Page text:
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Jones v. Van Duyn

United States District Court, E.D. Tennessee, Greeneville Division

March 31, 2015

RONALD JONES, Plaintiff,
v.
STEVE VAN DUYN, Defendant.

MEMORANDUM OPINION

LEON JORDAN, District Judge.

There are two dispositive motions before the Court [doc. 32, 38]. First, Plaintiff and Counter-Defendant filed a Motion to Dismiss the Defendant and Counter-Plaintiff's Second Counterclaim [doc. 32]. The movant, Mr. Jones (hereafter "Jones"), submitted a supporting brief [doc. 33], Mr. Van Duyn (hereafter "Van Duyn") submitted a responsive brief [doc. 41], and Jones submitted a reply [doc. 43].

Jones also filed a Motion for Summary Judgment [doc. 34] and a supporting brief [doc. 35] addressing Van Duyn's first counterclaim. Jones later submitted an Amended Motion for Summary Judgment [doc. 38]. The Amended Motion [doc. 38] incorporates the material of the original motion [doc. 34]. Van Duyn submitted a response [doc. 42] and Jones submitted a reply [doc. 44].

Oral argument is unnecessary, and both motions are ripe for the Court's determination. For the reasons stated herein, the Motions [docs. 32, 38] will be granted.

I. RELEVANT FACTS AND BACKGROUND

The present Action stems from a now-closed civil suit in the Chancery Court for Greene County, Tennessee. To briefly state the facts of that case, Van Duyn alleged that his personal property was damaged while it was being stored on Jones's commercial real property in Greeneville, Tennessee. Jones owned the real property, but he did not rent it directly to Van Duyn. Rather, Jones had a lease agreement with Electronic Innovations (hereafter "EI"), which subleased a portion of the property to Van Duyn for a period of one year beginning in 2007. Van Duyn used the space to store antique auto parts and other equipment that he used for his business. The relationship between Van Duyn and EI eventually soured and Van Duyn filed suit against EI and the realtor who arranged the lease in the Chancery Court.

In his lawsuit, Van Duyn claimed that his equipment had been contaminated by environmental waste on the property. He alleged that EI had breached a duty to disclose to him that the property was known to be contaminated and was the subject of a Brownfields Agreement. He alleged that he would not have rented space there if he had been privy to that information. Van Duyn also claimed that the sublease he entered with EI was invalid because it was for a one year period, while EI only had a month-to-month lease. He later amended his complaint to add Jones as a defendant, alleging that Jones's failure to maintain the property resulted in water damage to his belongings.

The pleadings are facially unclear as to whether Van Duyn intended to make claims for contamination damage against Jones. Pointing this lack of clarity out to the Chancery Court, Jones nevertheless defended against such claims in a motion for summary judgment. Jones argued that (1) he did not have any duty to disclose the Brownfields Agreement and (2) that he was not liable for any alleged contamination damage. On November 2, 2012, the Chancery Court found that Jones did not have a duty to disclose the Brownfields Agreement. The court reserved the liability issue. On May 24, 2013, the court entered a final order determining that Van Duyn had failed to plead any claim for contamination damage against Jones. The court affirmed the previous order of summary judgment and dismissed Jones from the law suit.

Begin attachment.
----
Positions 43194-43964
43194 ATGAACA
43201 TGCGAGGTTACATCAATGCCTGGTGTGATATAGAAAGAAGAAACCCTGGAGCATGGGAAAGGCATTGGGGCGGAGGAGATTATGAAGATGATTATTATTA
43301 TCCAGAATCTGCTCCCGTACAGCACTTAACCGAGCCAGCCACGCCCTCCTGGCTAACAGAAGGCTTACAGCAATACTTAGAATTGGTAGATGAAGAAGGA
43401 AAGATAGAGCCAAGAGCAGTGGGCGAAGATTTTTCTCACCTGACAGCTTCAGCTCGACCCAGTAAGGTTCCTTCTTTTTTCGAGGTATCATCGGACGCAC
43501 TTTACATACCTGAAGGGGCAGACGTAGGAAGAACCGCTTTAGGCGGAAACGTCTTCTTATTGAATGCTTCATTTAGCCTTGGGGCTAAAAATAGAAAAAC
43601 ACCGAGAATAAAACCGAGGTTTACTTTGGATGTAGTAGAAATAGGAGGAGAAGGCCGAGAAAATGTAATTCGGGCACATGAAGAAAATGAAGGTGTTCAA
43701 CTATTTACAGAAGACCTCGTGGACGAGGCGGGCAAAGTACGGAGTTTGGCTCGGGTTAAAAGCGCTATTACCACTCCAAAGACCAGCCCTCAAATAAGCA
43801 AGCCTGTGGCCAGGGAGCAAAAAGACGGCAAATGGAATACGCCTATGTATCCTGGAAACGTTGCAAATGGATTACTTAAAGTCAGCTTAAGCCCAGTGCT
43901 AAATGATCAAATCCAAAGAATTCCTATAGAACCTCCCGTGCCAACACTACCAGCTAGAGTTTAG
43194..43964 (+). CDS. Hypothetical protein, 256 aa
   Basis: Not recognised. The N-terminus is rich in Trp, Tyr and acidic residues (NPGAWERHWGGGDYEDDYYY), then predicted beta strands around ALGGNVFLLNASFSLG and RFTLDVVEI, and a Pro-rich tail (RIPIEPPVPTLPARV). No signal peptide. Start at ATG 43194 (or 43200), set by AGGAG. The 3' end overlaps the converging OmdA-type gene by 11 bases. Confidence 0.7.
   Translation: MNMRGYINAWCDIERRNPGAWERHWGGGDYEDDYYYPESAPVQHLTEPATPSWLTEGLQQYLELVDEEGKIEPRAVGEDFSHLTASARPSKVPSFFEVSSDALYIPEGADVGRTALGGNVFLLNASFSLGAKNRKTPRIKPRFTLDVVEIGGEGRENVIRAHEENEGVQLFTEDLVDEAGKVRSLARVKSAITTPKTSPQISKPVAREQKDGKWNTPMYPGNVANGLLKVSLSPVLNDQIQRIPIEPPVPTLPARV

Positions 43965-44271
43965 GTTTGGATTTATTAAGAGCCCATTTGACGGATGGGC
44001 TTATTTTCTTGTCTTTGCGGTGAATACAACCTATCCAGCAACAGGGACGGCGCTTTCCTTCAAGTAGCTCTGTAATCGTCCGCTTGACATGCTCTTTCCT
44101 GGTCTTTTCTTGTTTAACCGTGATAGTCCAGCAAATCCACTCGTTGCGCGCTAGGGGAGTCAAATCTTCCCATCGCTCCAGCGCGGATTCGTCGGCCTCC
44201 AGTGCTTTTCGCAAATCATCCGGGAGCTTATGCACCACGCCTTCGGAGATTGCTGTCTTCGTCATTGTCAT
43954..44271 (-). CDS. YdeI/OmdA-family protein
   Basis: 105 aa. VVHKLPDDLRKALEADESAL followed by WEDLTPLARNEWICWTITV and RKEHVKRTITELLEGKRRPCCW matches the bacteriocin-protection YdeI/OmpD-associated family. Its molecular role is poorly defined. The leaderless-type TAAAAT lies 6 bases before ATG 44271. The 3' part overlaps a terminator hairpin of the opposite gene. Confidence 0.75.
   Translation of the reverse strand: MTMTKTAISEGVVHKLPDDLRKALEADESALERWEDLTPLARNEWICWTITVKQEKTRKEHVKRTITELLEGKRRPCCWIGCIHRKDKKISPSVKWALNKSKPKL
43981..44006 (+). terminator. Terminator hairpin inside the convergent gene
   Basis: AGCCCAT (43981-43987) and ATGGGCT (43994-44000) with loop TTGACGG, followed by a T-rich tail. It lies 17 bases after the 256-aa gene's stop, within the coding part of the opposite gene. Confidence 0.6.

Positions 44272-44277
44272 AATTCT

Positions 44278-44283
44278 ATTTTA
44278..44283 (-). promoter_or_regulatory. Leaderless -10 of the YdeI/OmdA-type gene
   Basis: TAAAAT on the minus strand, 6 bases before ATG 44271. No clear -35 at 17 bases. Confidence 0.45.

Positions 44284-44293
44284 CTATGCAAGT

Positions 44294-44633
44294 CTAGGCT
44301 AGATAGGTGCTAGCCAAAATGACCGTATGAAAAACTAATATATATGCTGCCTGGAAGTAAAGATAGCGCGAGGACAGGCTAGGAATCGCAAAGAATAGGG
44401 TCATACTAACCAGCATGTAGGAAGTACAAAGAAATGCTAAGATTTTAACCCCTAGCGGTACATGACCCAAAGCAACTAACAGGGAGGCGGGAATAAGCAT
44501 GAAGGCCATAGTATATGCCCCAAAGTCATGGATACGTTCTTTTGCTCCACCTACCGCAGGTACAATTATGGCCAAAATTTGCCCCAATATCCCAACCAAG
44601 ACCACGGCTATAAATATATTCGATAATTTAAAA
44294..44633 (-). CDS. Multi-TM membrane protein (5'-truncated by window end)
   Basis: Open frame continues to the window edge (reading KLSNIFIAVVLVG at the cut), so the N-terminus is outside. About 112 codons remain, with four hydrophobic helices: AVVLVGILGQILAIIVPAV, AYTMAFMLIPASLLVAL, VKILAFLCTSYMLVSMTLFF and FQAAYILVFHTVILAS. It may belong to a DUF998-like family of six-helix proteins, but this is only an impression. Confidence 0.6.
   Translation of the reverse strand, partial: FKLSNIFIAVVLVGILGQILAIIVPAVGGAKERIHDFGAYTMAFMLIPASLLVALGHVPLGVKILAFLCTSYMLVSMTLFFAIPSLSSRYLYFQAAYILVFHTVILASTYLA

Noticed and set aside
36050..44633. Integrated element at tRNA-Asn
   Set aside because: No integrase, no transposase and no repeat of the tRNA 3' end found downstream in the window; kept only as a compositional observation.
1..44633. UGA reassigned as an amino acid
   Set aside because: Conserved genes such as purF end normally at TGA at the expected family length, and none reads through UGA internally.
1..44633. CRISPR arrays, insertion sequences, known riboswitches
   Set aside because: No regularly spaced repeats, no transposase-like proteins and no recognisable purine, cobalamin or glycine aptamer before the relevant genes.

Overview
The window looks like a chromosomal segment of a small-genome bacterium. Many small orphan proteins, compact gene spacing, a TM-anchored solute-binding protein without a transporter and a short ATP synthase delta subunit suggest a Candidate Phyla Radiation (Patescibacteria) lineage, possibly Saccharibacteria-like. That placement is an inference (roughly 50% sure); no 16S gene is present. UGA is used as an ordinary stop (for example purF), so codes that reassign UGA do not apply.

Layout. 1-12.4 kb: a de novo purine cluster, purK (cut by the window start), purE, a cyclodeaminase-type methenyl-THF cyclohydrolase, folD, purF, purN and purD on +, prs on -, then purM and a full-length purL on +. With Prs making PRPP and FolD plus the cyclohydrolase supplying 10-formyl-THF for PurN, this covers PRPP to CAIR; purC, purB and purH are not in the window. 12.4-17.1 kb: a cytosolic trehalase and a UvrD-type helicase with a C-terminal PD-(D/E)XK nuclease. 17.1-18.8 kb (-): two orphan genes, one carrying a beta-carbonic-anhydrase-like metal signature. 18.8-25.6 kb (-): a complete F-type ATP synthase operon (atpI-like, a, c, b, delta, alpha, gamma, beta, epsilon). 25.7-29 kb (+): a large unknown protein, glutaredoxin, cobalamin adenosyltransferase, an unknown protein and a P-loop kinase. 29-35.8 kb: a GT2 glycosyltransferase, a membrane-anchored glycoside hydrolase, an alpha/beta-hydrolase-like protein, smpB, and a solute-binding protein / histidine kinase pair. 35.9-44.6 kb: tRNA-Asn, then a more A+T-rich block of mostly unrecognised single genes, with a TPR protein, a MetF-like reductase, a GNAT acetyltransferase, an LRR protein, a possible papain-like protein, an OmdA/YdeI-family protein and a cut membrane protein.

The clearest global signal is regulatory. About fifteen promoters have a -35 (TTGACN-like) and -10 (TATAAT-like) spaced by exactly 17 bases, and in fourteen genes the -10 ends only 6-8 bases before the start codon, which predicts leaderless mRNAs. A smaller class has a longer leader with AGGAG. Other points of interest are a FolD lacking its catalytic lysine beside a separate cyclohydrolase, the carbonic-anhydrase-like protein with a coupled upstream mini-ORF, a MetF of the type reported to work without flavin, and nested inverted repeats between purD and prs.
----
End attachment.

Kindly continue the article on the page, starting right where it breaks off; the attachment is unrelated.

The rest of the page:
In 2013, Jones filed this Action, alleging malicious prosecution and seeking recovery of the legal fees he incurred defending himself from Van Duyn's claims. Van Duyn counterclaimed, alleging that Jones (1) breached a duty to disclose the contamination on the leased property, and (2) "breached his duty to disclose the fact that Electronic Innovations did not have legal right to lease the property to [Van Duyn] for more than a month." Van Duyn claims that those breaches proximately caused the damage to his personal property. The water damage claims that Van Duyn alleged in the Chancery Court are not at issue in this Action.

II. JONES'S MOTION TO DISMISS VAN DUYN'S SECOND COUNTERCLAIM

A. Standard of Review

Federal Rule of Civil Procedure 8 (a)(2) requires only "a short and plain statement of the claim showing that the pleader is entitled to relief[.]" Bell Atl. Corp. v. Twombly, 550 U.S. 544, 555 (2007) (quoting Conley v. Gibson, 355 U.S. 41, 47 (1957). Detailed factual allegations are not necessary, but the party's "obligation to provide the grounds' of his entitle[ment] to relief' requires more than labels and conclusions." Twombly, 550 U.S. at 555. "A claim has facial plausibility when the plaintiff pleads factual content that allows the court to draw the reasonable inference that the defendant is liable for the misconduct alleged." Ashcroft v. Iqbal, 556 U.S. 662, 663 (2009). "[A] formulaic recitation of the elements of a cause of action will not do, " neither will "naked assertion[s]' devoid of further factual enhancement[, ]" nor "an unadorned, the-defendant-unlawfully-harmed-me accusation." Iqbal, 556 U.S. at 677 (quoting Twombly, 550 U.S. at 570).

B. Law and Analysis

Jones files this Motion to Dismiss [doc. 32] the second counter-claim under F.R.C.P. Rule 12(b)(6). To summarize the parties' positions, Jones argues that he did not have a duty to notify Van Duyn of the terms of the agreement between Jones and EI. Van Duyn responds that Jones had a duty to disclose because there was privity of estate between the parties. He asserts that an agreement transferring the sublessor's lease for its entire term amounts to an assignment and creates privity with the original lessor. Because EI's lease to Van Duyn exceeded its own rights in the property, privity arose and created a duty for Van Duyn to disclose the terms of the original lease. Jones views his legal status as ...


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